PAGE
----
Five power conference champions produce four playoff participants. Easy enough, right? 

Well, as you know, Ohio State and Penn State helped shred that supposedly shared understanding. Now, all the rules are broken and we're back to the "four best teams" doctrine that leaves as much wiggle room as college football needs to stage the most competitive event possible come New Year's Day. 

But even in this post-champion world, I think we can better simplify the 2017 race as such:  

  1. SEC champion
  2. Big Ten champion
  3. USC or ACC champion or Big 12 champion
  4. ACC champion or Big 12 champion or non-USC Pac-12 champion

There we go. Now we just have to play the games and fill in the blanks. 

The contenders

6. Alabama (15/4)
7. Ohio State (11/2)
8. Florida State (15/2)
9. USC (15/2)
10. Oklahoma (10/1)
11. Michigan (15/1)
12. Penn State (15/1)

Odds via Vegas Insider

Simple group here: SEC favorite, Big Ten favorite, ACC favorite, Pac-12 favorite, Big 12 favorite, and only two teams that can knock Ohio State from its perch in the Big Ten (even if winning on the field isn't enough to take their playoff spot). 

The next tier/sleepers

13. Clemson (20/1)
14. LSU (20/1)
15. Louisville (20/1)
16. Auburn (22/1)
17. Washington (25/1)

This to me represents the second tier of contenders. The common thread between these teams is that we can count on at least one important aspect. For Clemson, it's the defensive line. For Louisville and Washington, the quarterback play. For Auburn, moving the dang ball. 

18. Texas (25/1)
19. Oklahoma State (50/1)
20. Miami (Fla.) (80/1)
21. Stanford (85/1)

Who says Miami can't win the Coastal, get to the ACC Championship Game and knock off Florida State in a second meeting of the season? (Except, you know, they've never done it before.) Oklahoma State doesn't seem as far behind Oklahoma as the odds suggest, though I would certainly consider it and Texas has the best chance to knock off the Sooners and steal a playoff spot. As for Stanford, that bet lies with Bryce Love emerging as one of the nation's top backs now that he'll have Christian McCaffrey's reps. 

The new faces in new places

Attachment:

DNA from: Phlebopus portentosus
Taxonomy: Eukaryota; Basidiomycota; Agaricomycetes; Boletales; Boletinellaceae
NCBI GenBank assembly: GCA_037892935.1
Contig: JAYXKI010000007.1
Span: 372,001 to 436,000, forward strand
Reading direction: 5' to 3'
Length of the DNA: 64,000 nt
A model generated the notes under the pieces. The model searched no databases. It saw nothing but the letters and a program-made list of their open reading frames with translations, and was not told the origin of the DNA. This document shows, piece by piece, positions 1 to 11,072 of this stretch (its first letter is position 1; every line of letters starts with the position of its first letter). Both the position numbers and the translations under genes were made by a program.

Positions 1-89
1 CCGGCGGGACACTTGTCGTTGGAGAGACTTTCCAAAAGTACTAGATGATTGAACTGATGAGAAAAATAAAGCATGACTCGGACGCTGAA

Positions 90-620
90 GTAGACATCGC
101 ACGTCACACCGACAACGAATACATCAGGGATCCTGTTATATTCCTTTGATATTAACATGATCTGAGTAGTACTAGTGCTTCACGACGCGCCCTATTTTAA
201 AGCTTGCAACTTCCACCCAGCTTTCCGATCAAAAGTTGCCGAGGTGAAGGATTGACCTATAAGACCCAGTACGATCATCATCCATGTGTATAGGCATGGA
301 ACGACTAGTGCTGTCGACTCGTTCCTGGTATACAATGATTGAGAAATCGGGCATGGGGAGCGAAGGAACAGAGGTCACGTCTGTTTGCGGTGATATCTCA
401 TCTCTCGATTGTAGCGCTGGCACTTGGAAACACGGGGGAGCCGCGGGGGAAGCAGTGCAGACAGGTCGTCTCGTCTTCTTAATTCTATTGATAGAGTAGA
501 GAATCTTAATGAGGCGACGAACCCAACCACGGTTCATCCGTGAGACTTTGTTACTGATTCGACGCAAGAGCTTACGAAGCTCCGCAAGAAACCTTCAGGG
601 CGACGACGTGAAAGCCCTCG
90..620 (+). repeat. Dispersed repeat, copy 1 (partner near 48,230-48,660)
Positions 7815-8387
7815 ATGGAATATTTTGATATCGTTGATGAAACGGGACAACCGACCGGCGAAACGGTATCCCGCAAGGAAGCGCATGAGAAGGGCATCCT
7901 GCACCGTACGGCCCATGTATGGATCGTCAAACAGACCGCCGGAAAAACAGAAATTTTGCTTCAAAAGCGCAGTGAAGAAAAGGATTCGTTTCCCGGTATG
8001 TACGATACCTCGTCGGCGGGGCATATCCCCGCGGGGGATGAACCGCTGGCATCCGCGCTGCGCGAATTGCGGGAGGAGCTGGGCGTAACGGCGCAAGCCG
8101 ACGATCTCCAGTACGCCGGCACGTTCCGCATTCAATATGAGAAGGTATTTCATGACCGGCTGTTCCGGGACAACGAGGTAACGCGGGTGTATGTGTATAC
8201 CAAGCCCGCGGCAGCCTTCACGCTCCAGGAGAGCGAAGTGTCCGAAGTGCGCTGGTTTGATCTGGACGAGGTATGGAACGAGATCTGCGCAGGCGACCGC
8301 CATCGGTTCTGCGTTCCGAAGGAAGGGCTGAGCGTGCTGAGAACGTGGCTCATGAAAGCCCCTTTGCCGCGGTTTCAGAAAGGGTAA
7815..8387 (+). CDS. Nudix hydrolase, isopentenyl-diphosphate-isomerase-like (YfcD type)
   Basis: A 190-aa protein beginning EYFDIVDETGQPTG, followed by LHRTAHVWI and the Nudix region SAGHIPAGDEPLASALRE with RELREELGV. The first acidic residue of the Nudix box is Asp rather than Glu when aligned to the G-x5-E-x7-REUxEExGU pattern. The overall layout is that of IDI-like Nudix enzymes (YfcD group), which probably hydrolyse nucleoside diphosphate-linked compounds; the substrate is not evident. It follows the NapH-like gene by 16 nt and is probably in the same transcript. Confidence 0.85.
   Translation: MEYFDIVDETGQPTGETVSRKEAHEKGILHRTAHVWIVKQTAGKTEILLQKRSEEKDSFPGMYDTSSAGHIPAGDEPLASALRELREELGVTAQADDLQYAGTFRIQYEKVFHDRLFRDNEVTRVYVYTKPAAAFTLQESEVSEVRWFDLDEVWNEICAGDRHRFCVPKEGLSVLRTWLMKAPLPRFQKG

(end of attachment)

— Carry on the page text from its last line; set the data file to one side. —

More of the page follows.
22. Matt Rhule, Baylor
23. Justin Wilcox, Cal 
24. Luke Fickell, Cincinnati 
25. Randy Edsall, UConn -- technically an old face in a familiar place, but you know 
26. Lane Kiffin, FAU
27. Butch Davis, Florida International
28. Jeff Tedford, Fresno State 
29. Shawn Elliott, Georgia State 
30. Major Applewhite, Houston
31. Tom Allen, Indiana 
32. Ed Orgeron, LSU
33. P.J. Fleck, Minnesota 
34. Jay Norvell, Nevada
35. Willie Taggart, Oregon 
36. Jeff Brohm, Purdue 
37. Brent Brennan, San Jose State 
38. Charlie Strong, South Florida 
39. Geoff Collins, Temple 
40. Tom Herman, Texas 
41. Mike Sanford, Western Kentucky
42. Tim Lester, Western Michigan

The Heisman favorites 

43. Sam Darnold, USC, QB (15/2)
44. Baker Mayfield, Oklahoma, QB (15/2)  
45. Lamar Jackson, Louisville, QB (15/2)
46. J.T. Barrett, Ohio State, QB (9/1)
47. Jake Browning, Washington, QB (12/1)
48. Deondre Francois, Florida State, QB (14/1)
49. Jalen Hurts, Alabama, QB (15/1)
50. Saquon Barkley, Penn State RB (15/1)
51. Mason Rudolph, Oklahoma State QB (16/1)
52. Bo Scarbrough, Alabama, RB (18/1)
53. Derrius Guice, LSU, RB (18/1)

Summer Heisman odds, per usual, are top-heavy with returning starting quarterbacks. Darnold, Browning and Jackson, last year's Heisman winner, were set to return already, but Mayfield and Barrett have crowded the race with the decision to return for another year and chase a title. Francois and Hurts will face off in the first game of the season, each with Heisman futures that are tied directly to team success, while a Rudolph or Barkley could stage a Heisman run with statistical greatness.  

Here's the real catch with summer Heisman odds: Try and predict how each favorite will "lose" the Heisman. The will of the Heisman voters seems to follow the trail of the Heisman Trophy "race." It's like a game of musical chairs with the best players in college football, and the week-in, week-out expectations for the players at the top of your local Heismanology far exceed what's reasonable. Each of these players has a chance to slide into one of the two doors that seem to be giving us Heisman winners: the best player on a title contender or a statistically dominant player from a Power Five bowl team. 

The playmakers

54. Josh Allen, Wyoming, QB: The top quarterback on NFL Draft boards rarely comes from the Mountain West. Allen and his teammates will have a rare spotlight this season, and given the steps Craig Bohl has taken with the Cowboys, it seems like they're ready. 

55. Antonio Callaway, Florida, WR: It can be frustrating seeing stat lines that don't match athletic ability, but Callaway could help his pro prospects with a productive year on offense and in the return game. 

56. Nick Chubb, Georgia, RB: Before a gruesome injury at Tennessee in 2015, Chubb was one of the top running backs in the SEC and the nation. His breakout as a freshman carried over into his sophomore year during a school-record streak of 13 straight 100-yard games. His decision to return for another year leaves the window open for Georgia fans to see him recapture that dominance. 

57. Luke Falk, Washington State, QB: With more than 8,700 yards in the past two years and 10,624 yards in his career, Falk has the chance to finish in the top five of the all-time passing list with another productive season. 

58. Nick Fitzgerald, Mississippi State, QB: He's not Dak Prescott, but Dan Mullen and the Bulldogs are running run-pass option schemes like they had with the former quarterback under center. Fitzgerald is going to put up some big numbers this season, if he can stay healthy, as one of the top dual-threat quarterbacks in the country.